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Discussion Starter · #1 ·
I'm in desperate need of feedback on whether it is viable to use an Alpha Q tandem fork on a single road bike. I recently completed a build of a Pegoretti Marcelo and after my first ride I've come to realize that the Reynolds Ouzo Pro that comes with the frame is simply to flexible for me. I'm 6'2", 250lbs and over the past 17 or so years of riding flex has always been my enemy.

Therefore, I'm considering replacing the Ouzo Pro with either an Alpha Q Tandem fork or an Ouzo Pro Peloton which I've found hidden in the basement of a retailer. Both would be new and involve more money than I'm willing to spend on something that is not optimal.

I'm leaning toward the Alpha Q Tandem because my non scientific rationale concludes that a fork made for a tandem will be stronger and stiffer than any fork made for a single. The only concern about the Alpha Q is that the crown to dropout measurement is approx. 4 mm longer than what the frame's spec fork, and it has a 44mm rake rather than the spec'd 45mm rake of the original fork.

The Ouzo pro Peloton that I'm also considering has the exact same measurements of the spec'd fork (Ouzo Pro), but I'm concerned about spending on a new fork and still not getting the needed amount of stiffness. The Peloton is said to be stiffer than the Ouzo Pro and may solve my problem, but if it doesn't I'm out of cash and still flexing up climbs and during out of saddle efforts. However, duplicating the excat specs of the original fork is attractive.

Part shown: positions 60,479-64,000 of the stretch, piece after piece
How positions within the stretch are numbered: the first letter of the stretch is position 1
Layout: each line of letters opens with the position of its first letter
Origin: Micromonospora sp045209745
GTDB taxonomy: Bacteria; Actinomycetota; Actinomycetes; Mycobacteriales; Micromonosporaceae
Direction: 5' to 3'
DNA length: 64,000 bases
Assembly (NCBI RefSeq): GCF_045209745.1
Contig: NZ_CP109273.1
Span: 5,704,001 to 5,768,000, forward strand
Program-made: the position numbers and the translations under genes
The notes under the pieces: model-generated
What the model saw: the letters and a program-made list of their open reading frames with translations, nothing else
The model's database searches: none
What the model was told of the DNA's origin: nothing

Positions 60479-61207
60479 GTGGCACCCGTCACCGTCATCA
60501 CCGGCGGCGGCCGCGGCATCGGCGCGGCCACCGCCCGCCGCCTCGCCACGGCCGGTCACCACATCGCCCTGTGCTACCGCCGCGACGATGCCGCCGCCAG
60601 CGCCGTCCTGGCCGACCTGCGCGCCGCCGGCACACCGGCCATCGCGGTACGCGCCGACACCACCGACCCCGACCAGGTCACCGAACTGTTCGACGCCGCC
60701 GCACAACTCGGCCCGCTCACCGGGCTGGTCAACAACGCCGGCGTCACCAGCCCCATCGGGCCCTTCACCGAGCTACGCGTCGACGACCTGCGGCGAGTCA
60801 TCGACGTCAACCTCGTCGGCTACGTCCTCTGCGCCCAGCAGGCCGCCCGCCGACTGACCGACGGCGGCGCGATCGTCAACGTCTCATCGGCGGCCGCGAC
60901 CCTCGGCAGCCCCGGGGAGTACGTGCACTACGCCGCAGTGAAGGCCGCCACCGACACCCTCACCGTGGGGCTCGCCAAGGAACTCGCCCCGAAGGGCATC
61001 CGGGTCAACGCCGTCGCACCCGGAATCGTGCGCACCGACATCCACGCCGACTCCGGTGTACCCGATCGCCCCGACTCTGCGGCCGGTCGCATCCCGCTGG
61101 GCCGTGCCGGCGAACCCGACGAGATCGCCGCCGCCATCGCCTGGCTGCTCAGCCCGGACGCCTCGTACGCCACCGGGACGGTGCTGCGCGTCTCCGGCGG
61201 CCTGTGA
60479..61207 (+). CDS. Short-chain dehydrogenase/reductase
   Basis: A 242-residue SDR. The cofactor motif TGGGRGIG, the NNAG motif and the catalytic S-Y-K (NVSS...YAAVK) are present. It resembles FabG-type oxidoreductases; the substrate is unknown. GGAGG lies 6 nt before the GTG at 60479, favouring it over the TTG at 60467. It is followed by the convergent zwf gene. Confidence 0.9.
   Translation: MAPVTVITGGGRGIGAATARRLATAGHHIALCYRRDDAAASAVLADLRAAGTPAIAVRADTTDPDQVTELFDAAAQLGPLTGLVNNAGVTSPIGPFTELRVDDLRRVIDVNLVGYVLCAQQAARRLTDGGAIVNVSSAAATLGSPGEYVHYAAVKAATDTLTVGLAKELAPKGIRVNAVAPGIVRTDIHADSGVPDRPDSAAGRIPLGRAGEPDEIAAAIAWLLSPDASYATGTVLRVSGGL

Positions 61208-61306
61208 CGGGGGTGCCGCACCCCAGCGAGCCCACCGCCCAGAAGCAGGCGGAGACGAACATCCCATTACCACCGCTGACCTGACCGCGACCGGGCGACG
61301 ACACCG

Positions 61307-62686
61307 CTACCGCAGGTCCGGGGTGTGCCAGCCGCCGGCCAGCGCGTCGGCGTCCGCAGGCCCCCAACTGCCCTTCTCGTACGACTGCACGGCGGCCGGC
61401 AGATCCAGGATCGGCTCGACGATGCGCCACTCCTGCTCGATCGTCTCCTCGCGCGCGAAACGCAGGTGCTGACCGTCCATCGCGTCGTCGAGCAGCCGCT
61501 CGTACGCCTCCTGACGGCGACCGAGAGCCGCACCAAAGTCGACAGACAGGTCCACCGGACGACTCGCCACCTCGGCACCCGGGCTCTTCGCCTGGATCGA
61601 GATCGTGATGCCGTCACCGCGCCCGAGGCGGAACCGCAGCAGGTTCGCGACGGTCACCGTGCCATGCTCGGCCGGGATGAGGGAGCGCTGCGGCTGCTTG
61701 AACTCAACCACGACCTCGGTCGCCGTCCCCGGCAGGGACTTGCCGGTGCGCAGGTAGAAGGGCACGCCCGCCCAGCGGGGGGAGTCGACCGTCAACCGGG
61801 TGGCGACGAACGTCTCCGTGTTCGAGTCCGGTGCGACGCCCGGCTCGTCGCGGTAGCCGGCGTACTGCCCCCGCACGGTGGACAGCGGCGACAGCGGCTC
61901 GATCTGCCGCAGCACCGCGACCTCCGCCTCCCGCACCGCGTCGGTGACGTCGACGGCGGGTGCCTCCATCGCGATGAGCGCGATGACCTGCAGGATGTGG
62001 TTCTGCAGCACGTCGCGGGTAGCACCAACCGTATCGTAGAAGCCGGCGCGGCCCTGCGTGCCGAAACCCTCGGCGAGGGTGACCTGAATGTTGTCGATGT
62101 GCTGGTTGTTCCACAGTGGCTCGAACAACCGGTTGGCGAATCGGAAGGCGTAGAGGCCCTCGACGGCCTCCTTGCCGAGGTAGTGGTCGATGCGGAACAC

Does anyone have any experience with Tandem forks on singles, the stiffness of the Ouzo Pro Peloton fork, or what the impact of adding a fork that is 4mm longer and has 1mm less rake than is called for will do to a frames handling?

Any and all feedback is appreciated.
 

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Discussion Starter · #5 ·
Weight and availability are the primary reasons. I'm not interested in super light or anything, given my size. However, 1000 grams for a fork seems a bit unneccesary in
2008. Particularly if I'm gonna have to have one custom built at a premium price
or worry about painting or de-chroming issues.

I've got three steel frames with steel forks, and I appreciate them each, but this new build is gonna be my primary bike. The others are older and are fun to ride and train on, but steel forks simply don't offer the advantages of carbon fiber, IMO. All of that said, If I can't find the right carbon fork, steel would be an option (actually, more like a last resort).

I like steel, but I'm not a steel purest. I've ridden and enjoyed carbon fiber and aluminum as well. Generally speaking, if I can find something lighter, cheaper, and better, that's the option I'm likely to pursue.
 

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You will not be able to tell a difference between 44 and 45 mm rake. I couldn't tell when I made a similiar change on one of my singles. If you are concerned about span length, you might be able to find a headset that has a shorter stack height for the lower assembly. Compare ck with cane creek. Might be able to save a mm or two.